Nations, Benedict Anderson tells us, are “imagined communities”. They are subjectively defined, based on shared language, history, culture and other traditions. Simply put, if most people think they are a nation, they probably are. States are objective entities, defined by internationally recognised borders.
Liberals and socialists used to believe in the right of nations to self-determination, including statehood if they so wanted. Today some argue that states are increasingly an outdated concept, transcended by an international order with global rules and institutions. European Commission President Jean-Claude Juncker, himself from the tiny nation-state of Luxemburg, dismisses the Catalans’ right to self-determination on grounds of political expediency: “We can’t have a Europe made up of 95 different countries.”
Two recent referenda on independence have been met with repression - although on significantly different scales. In Catalunya, an unauthorised referendum called by the regional government, got a 90% yes vote on a 42% turnout., although many opposed to independence stayed away. The Spanish state responded with repression, and not only on the day of the vote itself. Jordi Cuixart and Jordi Sanchez were the first separatist leaders to be detained; others soon followed.
The Spanish prime minister sacked the elected Catalan president, Carles Puigdemont, and imposed someone from his own conservative Popular Party (PP), which polled under 10% in the last regional elections there. The move was denounced by Barcelona’s mayor Ada Colau, a leader of the municipal socialist movement en Comu (in Common), as “an attack on everyone’s rights and freedoms”.
Rajoy claims to be upholding the rule of law. This is the same government that contacted school principals across Catalunya and threatened the permanent removal of their academic qualifications if they allowed their premises to be used for the independence referendum -what ‘law’ was that based on?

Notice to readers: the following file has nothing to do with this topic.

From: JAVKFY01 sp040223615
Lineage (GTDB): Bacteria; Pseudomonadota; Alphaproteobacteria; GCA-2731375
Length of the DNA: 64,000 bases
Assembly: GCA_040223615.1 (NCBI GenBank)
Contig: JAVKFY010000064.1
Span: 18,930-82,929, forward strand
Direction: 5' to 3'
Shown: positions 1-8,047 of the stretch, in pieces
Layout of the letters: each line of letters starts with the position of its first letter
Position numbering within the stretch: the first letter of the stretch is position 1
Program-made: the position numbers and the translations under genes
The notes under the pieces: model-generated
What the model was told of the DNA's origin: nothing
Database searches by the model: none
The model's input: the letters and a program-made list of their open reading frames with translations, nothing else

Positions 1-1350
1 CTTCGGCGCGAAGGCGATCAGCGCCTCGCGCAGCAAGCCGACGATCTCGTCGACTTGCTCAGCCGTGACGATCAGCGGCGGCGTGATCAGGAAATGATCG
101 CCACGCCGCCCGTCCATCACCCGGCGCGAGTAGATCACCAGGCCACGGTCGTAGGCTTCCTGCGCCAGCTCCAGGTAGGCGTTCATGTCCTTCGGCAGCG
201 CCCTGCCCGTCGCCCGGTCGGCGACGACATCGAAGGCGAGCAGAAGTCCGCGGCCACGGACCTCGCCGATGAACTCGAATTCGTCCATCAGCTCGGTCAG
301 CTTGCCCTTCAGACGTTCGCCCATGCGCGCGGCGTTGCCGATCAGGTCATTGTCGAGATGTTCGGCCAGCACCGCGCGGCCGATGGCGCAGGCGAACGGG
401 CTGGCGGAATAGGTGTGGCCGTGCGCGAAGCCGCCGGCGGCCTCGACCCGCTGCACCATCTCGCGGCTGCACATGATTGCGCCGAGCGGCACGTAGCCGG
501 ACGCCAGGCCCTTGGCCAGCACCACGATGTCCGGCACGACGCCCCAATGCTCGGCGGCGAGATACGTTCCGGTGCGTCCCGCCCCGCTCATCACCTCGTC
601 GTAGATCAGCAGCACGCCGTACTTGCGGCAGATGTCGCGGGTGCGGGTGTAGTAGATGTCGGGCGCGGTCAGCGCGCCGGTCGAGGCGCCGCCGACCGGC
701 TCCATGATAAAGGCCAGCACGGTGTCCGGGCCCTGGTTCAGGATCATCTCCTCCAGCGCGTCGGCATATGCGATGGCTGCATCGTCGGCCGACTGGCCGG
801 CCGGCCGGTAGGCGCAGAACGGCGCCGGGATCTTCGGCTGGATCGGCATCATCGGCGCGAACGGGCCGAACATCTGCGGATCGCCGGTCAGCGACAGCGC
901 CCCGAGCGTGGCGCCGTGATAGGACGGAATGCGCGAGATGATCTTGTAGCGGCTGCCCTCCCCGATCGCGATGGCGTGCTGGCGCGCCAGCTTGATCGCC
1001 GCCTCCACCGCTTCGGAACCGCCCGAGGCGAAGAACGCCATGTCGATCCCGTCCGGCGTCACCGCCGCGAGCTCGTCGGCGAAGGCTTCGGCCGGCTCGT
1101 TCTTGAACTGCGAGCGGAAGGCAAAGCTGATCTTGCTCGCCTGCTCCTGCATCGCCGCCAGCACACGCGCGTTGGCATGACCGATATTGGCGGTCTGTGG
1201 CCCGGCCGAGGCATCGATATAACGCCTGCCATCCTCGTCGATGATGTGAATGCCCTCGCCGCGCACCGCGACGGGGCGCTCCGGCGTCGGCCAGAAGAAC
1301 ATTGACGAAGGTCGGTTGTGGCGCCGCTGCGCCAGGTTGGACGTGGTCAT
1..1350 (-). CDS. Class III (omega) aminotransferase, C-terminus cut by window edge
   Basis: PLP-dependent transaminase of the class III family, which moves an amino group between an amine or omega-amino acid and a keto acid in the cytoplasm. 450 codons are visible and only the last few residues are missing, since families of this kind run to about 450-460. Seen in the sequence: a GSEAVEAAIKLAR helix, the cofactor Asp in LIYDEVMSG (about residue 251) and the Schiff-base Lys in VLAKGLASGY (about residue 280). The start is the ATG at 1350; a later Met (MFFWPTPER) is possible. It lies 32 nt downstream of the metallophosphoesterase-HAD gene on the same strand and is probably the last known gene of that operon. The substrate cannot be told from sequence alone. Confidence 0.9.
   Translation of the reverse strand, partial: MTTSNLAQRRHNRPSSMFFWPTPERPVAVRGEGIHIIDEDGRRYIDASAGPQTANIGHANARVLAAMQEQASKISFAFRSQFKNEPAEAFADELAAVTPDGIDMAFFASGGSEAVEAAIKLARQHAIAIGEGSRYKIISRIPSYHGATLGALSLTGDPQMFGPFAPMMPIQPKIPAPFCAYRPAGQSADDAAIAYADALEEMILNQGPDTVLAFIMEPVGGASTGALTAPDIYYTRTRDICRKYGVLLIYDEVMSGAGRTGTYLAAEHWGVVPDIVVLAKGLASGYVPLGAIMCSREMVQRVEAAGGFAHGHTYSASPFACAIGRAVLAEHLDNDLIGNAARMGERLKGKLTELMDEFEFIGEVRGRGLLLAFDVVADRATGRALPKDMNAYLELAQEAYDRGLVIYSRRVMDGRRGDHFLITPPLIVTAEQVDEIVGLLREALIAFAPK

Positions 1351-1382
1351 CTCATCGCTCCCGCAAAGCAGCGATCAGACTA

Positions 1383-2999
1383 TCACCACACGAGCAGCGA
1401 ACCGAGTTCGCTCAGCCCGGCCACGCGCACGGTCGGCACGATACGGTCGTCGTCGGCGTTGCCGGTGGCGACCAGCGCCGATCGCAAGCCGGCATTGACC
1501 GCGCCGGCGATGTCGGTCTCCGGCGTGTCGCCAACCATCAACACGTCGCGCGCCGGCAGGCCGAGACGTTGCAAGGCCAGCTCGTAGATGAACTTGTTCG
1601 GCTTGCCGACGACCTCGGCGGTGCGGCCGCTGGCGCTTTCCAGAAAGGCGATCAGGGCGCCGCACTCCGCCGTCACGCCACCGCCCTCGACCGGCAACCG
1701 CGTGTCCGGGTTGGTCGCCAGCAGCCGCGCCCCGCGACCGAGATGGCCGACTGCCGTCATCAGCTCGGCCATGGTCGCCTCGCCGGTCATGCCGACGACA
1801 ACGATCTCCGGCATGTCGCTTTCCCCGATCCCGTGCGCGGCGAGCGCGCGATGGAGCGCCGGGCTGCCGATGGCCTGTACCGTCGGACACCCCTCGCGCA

Behind the PP stand, on one side the military and fascist elements who are increasingly visible on the streets in demonstrations for the unity of Spain, and on the other the Spanish Socialist Party (PSOE) who have played a vile role. In government, they held out an empty promise of greater autonomy, on which they failed to deliver, in order to head off Catalan demands for independence. Their refusal to entertain the idea of a regional referendum was the sticking point that prevented a socialist government being formed with the radical left party Podemos following the deadlocked parliamentary elections two years ago.
Since then, PSOE have blamed the heavy-handed police repression during the October referendum on the Catalan leadership. Their support for the imposition of direct rule has provoked a wave of disgust from Catalan Socialist leaders, including one mayor who has resigned from PSOE’s national executive in protest. PSOE refused to condemn the arrest for sedition of separatist leaders - who were handcuffed, stripped naked and forced to listen to a loop of the Spanish national anthem, according to reports: treatment deliberately designed to humiliate. Now Ada Colau’s en Comu movement has decided to break its pact with the Catalan Socialists over their role - which could mean the fall of her Barcelona administration.
Some on the left go along with the myth that the current dispute is primarily about Catalunya’s unwillingness, as a comparatively prosperous region, to share its wealth with the rest of Spain. In fact, it was the Spanish government, following the EU bailout after the financial crash, that unilaterally offloaded its debt onto the regions of Spain, making them permanently indebted to the national state. This was accompanied by a long-running media campaign against Catalunya that has polarised public opinion. These underlying factors help explain why support for independence among Catalans has surged from 15% ten years ago to where it is today.
The EU regards the demand for Catalan independence s a headache. Worse, it is green-lighting the very high level of repression being perpetrated by the Spanish state. The German government went so far as to express full support for Madrid after eight former Catalan ministers were detained without bail, on charges of rebellion, originally devised for terrorists, which carry a maximum sentence of thirty years.
The repression is spreading. Teachers who raised the issue of police brutality on the day of the independence referendum in subsequent classroom discussions are now being charged with hate speech crimes. Silence from Spain’s EU partners will only encourage this crackdown.